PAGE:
Nevada Tax Commission Rules Comped Meals are Taxable
- Feb 17, 2012 | Will Frei
The Nevada Tax Commission denied Boyd Gaming Corporation's appeal for a refund of use tax it paid on complimentary meals given to patrons and employees at 12 of its Casinos. The decision has far reaching implications. Every casino in Nevada has a similar appeal in front of the Commission, and if the Commission rules the same way in most of those cases, hundreds of millions of dollars will stay with the state.
Boyd Gaming began filing for refunds in 2004 for use tax paid by many of its casinos on food purchased for complimentary patron and employee meals. The casinos offered complimentary meals to patrons as part of exchange systems called "player's clubs," in which patrons exchange personal information and information about their gaming activity for points they can turn into rewards (such as "free" meals). The casinos also offered one complimentary meal per shift to each employee.
In 2008, the Nevada Supreme Court denied Boyd's refund requests for use tax paid on food for the meals for the periods January 1, 2000 through June 30, 2008. Finally, Boyd Gaming appealed to the Tax Commission, and the matter came for hearing on January 23, 2012.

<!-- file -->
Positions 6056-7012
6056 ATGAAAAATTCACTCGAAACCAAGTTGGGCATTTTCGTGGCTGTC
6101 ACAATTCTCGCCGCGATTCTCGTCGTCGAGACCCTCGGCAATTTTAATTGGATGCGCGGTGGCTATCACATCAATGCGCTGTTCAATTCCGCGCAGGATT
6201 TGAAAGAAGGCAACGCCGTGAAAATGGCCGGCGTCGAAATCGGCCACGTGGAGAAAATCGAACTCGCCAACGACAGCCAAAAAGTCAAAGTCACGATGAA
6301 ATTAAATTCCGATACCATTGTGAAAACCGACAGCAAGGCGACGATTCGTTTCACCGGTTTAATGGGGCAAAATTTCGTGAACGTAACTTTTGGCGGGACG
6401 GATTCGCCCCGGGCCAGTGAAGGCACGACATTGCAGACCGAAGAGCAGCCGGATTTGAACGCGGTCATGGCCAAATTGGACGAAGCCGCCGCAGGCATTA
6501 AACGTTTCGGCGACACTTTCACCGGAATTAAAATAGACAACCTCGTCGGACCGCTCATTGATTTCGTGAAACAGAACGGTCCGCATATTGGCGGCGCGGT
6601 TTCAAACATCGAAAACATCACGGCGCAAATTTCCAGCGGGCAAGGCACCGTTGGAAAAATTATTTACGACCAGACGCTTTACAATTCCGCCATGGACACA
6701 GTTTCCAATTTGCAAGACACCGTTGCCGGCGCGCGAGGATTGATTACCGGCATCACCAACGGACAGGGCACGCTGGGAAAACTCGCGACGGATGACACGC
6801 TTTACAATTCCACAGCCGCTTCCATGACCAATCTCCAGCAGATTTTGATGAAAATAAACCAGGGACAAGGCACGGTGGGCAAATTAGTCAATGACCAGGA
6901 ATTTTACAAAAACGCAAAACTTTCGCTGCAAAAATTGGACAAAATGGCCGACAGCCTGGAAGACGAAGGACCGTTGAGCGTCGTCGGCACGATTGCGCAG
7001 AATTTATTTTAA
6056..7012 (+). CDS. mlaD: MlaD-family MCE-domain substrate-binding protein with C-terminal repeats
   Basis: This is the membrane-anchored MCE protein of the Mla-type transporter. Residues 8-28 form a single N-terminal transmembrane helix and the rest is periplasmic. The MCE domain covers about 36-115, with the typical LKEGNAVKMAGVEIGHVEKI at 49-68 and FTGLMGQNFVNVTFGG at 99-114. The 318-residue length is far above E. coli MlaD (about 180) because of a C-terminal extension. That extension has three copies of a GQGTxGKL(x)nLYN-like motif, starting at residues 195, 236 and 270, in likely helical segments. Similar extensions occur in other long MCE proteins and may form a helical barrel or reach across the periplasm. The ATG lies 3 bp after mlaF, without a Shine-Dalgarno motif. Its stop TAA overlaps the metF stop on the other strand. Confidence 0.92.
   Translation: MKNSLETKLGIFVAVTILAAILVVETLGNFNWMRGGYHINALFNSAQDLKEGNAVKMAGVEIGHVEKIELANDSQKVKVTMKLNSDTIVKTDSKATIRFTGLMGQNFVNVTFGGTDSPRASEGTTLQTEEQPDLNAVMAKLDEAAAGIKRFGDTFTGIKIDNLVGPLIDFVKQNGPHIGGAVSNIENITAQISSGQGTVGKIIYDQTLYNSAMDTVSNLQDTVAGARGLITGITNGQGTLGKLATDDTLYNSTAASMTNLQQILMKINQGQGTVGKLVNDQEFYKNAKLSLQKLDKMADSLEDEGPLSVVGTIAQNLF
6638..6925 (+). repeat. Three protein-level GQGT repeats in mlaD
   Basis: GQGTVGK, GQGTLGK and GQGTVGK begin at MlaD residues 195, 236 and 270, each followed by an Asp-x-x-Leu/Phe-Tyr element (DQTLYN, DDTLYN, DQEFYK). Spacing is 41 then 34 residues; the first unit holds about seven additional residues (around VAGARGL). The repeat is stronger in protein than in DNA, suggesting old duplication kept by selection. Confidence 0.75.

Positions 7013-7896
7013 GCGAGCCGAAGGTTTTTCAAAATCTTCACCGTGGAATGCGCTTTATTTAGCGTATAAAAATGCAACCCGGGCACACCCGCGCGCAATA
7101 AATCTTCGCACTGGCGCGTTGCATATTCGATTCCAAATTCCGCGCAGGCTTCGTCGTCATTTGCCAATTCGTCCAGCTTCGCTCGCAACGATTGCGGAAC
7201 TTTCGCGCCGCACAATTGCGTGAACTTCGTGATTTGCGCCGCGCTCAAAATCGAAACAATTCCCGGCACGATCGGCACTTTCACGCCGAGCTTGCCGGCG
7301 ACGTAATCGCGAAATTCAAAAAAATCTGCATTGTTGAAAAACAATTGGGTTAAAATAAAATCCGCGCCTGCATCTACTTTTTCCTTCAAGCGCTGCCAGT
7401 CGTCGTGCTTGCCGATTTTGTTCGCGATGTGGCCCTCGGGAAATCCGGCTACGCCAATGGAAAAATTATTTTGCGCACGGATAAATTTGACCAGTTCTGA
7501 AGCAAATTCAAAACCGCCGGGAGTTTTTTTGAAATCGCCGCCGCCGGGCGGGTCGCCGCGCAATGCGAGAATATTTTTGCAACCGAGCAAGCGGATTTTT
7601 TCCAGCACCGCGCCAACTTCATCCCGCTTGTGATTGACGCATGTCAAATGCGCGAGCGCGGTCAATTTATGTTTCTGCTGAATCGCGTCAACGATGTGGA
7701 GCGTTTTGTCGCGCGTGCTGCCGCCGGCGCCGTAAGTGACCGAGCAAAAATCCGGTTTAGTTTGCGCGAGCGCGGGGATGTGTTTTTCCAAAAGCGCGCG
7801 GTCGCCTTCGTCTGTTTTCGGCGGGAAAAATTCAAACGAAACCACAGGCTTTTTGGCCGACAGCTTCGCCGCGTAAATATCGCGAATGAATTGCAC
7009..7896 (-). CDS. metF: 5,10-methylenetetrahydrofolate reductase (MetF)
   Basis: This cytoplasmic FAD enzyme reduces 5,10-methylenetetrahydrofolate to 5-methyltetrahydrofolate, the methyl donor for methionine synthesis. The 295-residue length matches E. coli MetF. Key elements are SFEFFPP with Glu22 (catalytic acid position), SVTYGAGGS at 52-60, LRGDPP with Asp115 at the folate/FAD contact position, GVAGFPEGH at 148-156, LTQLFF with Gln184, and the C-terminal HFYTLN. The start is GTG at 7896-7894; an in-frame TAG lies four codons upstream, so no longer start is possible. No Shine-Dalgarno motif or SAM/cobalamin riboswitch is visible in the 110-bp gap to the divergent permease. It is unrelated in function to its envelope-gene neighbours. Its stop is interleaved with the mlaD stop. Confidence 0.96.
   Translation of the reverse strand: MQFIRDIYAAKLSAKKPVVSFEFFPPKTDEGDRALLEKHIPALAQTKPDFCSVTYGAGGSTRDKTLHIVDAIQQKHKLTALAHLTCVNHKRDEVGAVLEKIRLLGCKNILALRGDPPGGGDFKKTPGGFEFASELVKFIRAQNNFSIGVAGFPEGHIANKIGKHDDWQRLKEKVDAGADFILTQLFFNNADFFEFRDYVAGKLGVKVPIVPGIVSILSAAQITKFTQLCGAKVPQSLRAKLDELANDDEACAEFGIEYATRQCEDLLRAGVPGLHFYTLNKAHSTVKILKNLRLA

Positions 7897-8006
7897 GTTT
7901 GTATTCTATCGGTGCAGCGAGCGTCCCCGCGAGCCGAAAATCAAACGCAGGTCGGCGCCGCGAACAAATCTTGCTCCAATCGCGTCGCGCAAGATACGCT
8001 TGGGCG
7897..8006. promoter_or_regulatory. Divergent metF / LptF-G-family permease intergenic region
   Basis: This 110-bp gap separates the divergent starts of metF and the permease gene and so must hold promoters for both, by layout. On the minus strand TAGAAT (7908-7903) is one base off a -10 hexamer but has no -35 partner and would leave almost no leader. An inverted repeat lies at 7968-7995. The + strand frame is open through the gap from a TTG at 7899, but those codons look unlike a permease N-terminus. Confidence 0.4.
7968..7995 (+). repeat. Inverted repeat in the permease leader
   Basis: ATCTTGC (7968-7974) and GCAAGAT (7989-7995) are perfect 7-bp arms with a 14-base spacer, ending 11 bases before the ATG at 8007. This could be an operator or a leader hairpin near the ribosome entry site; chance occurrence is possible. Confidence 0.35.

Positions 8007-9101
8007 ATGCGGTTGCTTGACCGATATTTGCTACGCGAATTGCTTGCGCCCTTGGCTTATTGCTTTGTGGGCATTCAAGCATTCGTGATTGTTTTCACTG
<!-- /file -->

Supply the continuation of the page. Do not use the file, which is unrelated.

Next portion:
The Commission denied Boyd's appeal on the grounds that the complimentary meals were in fact retail sales, which are subject to sales and use tax. According to NRS 372.060, "A sale is defined as the transfer of tangible personal property for a consideration." The Commission states that a "consideration" does not have to be money, but is "...simply an exchange of things of value or which provide a benefit."
According to the Tax Commission, the patrons exchanged information for rewards, which ultimately became meals. As for the employee meals, the Commission states "...the meals were a result of a bargained-for employment contract...the exchange involved a meal on the part of the Taxpayers [the casinos] and labor on the part of the employees," [emphasis added]. Conclusion: 1) the meals are retail sales, 2) the casinos did not collect sales tax on the meals, so 3) Boyd Gaming is on the hook for the use tax.
Attorney John Bartlett, who represents Boyd Gaming, says that Boyd will file a suit in the District Court. But for now, the Nevada Tax Commision's ruling reinforces the maxim, nothing is free.